Action on Abuse of Coronavirus Loan Schemes

Image shows someone writing on some documents at a desk. Coronavirus scheme abuse

Thousands of businesses relied on the government’s financial support initiatives to survive the coronavirus pandemic, but the schemes have been open to abuse.

By necessity, the government’s coronavirus pandemic financial support schemes were easy to apply for and quick to process, but this prevented lenders spending time on their usual due diligence. The risk of fraudulent Bounce Back Loan applications was acknowledged at the time. As repayments start falling due, more cases are coming to light.

Companies Act investigations- If a solvent company is suspected of obtaining funds fraudulently or other misconduct, its affairs can be investigated by the Insolvency Service. This can lead to criminal prosecution, as well as the directors being disqualified, and the company wound up in the public interest. If your company is investigated by the Insolvency Service, you must co-operate by answering their questions and providing the information requested. It’s a criminal offence to fail to comply.

Insolvency- Fraud often comes to light when a company enters insolvency. Directors cannot evade responsibility by winding their company up: the office holder has extensive powers to investigate the company’s affairs and can hold directors personally liable for funds that have gone walkabout.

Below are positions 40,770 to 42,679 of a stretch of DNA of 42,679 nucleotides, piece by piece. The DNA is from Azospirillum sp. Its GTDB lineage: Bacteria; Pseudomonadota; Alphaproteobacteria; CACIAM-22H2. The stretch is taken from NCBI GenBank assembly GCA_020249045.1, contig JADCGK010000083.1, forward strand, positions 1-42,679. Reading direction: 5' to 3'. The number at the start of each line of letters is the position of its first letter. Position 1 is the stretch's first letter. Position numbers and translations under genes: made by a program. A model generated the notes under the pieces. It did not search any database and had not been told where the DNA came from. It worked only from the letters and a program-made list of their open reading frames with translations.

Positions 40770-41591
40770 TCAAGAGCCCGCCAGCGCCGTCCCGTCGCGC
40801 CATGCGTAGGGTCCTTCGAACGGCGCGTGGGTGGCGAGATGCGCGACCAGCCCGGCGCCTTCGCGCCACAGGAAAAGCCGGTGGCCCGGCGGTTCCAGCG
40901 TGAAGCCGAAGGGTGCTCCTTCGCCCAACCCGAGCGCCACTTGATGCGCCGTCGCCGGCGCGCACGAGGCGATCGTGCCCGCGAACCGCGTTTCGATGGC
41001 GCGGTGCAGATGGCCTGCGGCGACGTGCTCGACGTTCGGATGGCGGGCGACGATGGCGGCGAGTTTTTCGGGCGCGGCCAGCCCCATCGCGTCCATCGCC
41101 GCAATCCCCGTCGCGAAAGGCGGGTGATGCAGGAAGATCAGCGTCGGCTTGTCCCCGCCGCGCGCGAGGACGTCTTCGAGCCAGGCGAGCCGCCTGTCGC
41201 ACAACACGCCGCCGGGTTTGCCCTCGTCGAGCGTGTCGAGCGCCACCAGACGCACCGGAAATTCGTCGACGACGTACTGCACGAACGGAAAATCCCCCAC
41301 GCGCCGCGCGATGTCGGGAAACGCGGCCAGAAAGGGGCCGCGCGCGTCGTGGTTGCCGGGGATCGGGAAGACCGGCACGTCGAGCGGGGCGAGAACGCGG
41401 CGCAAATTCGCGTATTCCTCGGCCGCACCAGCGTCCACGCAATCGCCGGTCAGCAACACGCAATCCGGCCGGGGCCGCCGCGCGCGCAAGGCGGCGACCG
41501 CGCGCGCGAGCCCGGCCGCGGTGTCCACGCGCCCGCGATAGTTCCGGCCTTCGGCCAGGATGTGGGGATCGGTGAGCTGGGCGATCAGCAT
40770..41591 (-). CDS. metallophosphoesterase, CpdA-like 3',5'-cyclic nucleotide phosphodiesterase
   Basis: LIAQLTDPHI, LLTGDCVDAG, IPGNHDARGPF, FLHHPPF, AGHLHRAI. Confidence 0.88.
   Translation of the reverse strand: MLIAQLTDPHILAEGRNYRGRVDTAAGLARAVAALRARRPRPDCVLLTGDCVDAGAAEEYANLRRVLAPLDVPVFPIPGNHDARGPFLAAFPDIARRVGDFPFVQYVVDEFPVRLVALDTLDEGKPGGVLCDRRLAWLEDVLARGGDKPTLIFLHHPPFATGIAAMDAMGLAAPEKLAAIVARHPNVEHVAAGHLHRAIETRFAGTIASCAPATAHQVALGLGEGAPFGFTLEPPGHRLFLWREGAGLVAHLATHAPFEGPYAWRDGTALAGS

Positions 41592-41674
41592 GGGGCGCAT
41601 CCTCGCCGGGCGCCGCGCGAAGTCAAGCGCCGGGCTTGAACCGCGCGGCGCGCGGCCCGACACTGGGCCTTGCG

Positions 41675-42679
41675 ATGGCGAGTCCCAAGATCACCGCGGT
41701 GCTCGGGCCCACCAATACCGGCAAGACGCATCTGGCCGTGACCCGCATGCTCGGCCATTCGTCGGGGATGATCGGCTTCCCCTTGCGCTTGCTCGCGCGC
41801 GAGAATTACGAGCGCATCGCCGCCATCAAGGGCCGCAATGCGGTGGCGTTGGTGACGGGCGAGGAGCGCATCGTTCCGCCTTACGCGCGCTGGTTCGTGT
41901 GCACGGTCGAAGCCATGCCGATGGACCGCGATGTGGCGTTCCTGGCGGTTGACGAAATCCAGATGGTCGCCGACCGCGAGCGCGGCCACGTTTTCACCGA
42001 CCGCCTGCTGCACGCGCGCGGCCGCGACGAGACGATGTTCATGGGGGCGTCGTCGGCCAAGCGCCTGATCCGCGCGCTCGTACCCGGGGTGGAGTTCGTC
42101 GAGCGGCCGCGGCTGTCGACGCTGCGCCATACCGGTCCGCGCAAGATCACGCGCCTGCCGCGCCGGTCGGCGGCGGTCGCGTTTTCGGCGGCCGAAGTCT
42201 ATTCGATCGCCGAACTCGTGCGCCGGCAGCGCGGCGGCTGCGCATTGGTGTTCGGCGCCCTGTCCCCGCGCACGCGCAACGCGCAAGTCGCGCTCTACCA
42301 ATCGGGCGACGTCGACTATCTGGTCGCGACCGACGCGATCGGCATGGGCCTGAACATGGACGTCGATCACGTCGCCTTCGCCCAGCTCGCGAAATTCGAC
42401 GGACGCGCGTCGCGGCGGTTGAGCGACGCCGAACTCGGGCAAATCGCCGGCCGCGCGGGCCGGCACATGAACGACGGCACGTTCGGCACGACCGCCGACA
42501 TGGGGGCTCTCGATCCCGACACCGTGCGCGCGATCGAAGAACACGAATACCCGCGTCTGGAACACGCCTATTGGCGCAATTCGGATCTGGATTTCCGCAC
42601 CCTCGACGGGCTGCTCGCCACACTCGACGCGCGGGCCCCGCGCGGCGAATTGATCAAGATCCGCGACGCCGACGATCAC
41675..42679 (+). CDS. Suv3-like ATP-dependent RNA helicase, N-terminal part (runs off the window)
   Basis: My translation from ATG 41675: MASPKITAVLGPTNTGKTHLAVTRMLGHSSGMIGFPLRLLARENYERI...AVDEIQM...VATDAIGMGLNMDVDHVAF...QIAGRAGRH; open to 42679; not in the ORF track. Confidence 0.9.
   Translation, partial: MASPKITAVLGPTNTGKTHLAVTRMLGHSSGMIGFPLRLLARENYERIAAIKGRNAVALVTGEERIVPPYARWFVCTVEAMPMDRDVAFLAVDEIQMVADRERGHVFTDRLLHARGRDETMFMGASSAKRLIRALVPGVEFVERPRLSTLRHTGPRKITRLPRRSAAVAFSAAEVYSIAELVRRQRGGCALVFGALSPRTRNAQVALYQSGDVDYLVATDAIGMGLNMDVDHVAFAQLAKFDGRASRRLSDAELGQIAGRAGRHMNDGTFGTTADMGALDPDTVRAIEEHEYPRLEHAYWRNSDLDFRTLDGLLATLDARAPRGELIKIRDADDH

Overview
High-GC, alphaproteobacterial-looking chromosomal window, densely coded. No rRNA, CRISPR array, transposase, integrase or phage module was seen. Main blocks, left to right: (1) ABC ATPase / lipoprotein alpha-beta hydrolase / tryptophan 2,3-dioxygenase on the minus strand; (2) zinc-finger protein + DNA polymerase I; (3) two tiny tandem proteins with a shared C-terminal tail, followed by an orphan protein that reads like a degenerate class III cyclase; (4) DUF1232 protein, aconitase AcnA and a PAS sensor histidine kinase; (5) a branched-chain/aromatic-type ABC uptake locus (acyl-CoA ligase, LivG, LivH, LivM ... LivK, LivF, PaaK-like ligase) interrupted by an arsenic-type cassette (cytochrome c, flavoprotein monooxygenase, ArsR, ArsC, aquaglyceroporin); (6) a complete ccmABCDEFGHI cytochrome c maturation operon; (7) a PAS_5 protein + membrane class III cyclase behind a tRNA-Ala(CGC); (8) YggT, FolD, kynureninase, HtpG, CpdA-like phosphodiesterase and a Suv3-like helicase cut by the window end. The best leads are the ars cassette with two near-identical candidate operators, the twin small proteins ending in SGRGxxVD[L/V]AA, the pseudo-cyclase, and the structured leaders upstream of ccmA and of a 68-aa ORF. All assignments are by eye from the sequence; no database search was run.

Liquidation can also lead to disqualification and any wrongdoing uncovered being reported to the appropriate authorities.

While the affairs of both live and insolvent companies can be investigated and directors disqualified, if a company is dissolved and struck off while solvent, the directors’ conduct cannot presently be investigated. A Bill currently before parliament aims to close this loophole (the Ratings (Coronavirus) and Directors Disqualification (Dissolved Companies) Bill). This would operate retrospectively, to catch directors who have already obtained coronavirus loans only to dissolve and strike off their companies and use the funds themselves. Dissolution and striking off is a legitimate method of closing a business. Directors must be sure to follow the correct procedure for dealing with the company’s assets before applying to strike it off, so they don’t fall foul of these forthcoming changes.

This site uses cookies. Privacy Policy

The cookie settings on this website are set to "allow cookies" to give you the best browsing experience possible. If you continue to use this website without changing your cookie settings or you click "Accept" below then you are consenting to this.